Obama, Putin estranged on Syria but seek progress elsewhere

ENNISKILLEN, Stephen Collinson, Anna Smolchenko - Barack Obama and Vladimir Putin on Monday aired clashing views on Syria, but pledged to at least try to keep alive a frail and much-delayed effort to hold a Geneva peace conference.
The US and Russian presidents faced off on the sidelines of the G8 summit in Northern Ireland, days after the White House signalled it would begin arming rebels battling President Bashar al-Assad, Moscow's top Arab ally.

Obama, Putin estranged on Syria but seek progress elsewhere
Putin and Obama did not try to disguise the fact they are estranged on Syria and cannot agree on Assad's fate -- but appeared keen to keep flagrant differences on the vicious civil war from sinking wider US-Russia relations.
They announced Obama would go to Moscow on September 3-4 for a full-scale summit, expanding a previously announced trip that includes the G20 summit in St Petersburg.
They spoke of cooperation on terrorism and economics, with Russia now in the World Trade Organization, and agreed to revive a frozen agreement which secures loose nuclear and radioactive materials in the former Soviet Union.
But on Syria, the differences remain deep.
"Of course our opinions do not converge, but all of us have the intention to stop the violence in Syria and stop the growth in the number of victims," said Putin, who has scoffed at US plans to begin arming selected rebels.
He said he and Obama agreed that the vicious civil war that has killed at least 90,000 people must end "peacefully" and through talks.
"We agreed to push the parties to the negotiating table."
Obama acknowledged that they had "different perspectives" -- a formulation that vastly understates mistrust between Moscow and Washington on the war.
In a photo-op after the talks there was no sign of the chumminess that characterised meetings between Obama and former president Dmitry Medvedev, with whom he engineered a "reset" of US-Russia relations in his first term.
But the session ended with a firm handshake, after Obama made a gentle joke about the Russian leader's prowess in judo and his own declining basketball skills.
Putin had earlier faced a volley of criticism from other world leaders at the G8 summit over his position on Syria.
"It is fairly evident that there is a difference of view on Syria between the former G7 and Russia," said Ben Rhodes, a deputy US national security advisor.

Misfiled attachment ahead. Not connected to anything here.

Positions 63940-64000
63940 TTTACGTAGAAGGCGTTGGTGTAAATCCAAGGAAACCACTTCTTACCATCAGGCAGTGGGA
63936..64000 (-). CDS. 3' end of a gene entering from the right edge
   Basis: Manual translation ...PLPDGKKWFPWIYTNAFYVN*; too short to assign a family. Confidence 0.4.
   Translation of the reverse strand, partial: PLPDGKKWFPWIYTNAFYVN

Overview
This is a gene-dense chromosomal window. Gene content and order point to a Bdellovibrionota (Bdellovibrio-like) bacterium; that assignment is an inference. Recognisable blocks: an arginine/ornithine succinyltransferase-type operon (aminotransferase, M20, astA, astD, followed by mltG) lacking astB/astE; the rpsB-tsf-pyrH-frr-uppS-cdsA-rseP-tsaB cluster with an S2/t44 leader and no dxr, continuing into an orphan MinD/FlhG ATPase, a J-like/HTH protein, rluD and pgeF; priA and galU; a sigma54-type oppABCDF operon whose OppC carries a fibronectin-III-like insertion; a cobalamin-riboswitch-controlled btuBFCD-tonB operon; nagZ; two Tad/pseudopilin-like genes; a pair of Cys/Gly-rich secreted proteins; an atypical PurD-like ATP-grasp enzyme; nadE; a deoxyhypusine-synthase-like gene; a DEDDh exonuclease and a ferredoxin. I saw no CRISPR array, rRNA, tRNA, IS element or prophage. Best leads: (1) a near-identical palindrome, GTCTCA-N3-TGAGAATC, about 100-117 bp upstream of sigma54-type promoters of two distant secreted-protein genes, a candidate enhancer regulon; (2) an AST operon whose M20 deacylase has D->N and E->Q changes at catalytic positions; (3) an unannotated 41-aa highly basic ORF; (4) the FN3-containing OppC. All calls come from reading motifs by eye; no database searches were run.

Washington and Moscow have agreed in principle to host a conference in Geneva on ending the violence in Syria, but the timetable for the meeting has continually slipped over disagreements on who should attend.
Still, Obama said he and Putin would instruct their teams to keep at it.
"We share an interest in reducing the violence, securing chemical weapons and ensuring that they are neither used nor are they subject to proliferation," Obama said at the luxury Lough Erne golf resort near Enniskillen.
"We want to try to resolve the issue through political means if possible, so we will instruct our teams to continue to work on the potential of a Geneva follow-up."
Rhodes said that a full blown conference remained the goal of the talks.
Moscow and Washington are key players in the currently stalled P5+1 talks between Tehran and world powers designed to get Iran to stand down its nuclear programme, and both said they hoped Iran's election would unfreeze the process.
Obama said he and Putin had expressed "cautious optimism" that the election of the next Iranian president Hassan Rowhani, who is seen as a comparative moderate, could change the dynamics of the effort.
Putin said he hoped that the vote would reveal "new opportunities to solve the Iranian nuclear problem."
Obama said that after the bombing of the Boston Marathon this year, blamed on two men hailing from the Russian Caucuses region, both sides had an interest in counter-terrorism cooperation.

Tuesday, June 18th 2013
Stephen Collinson, Anna Smolchenko

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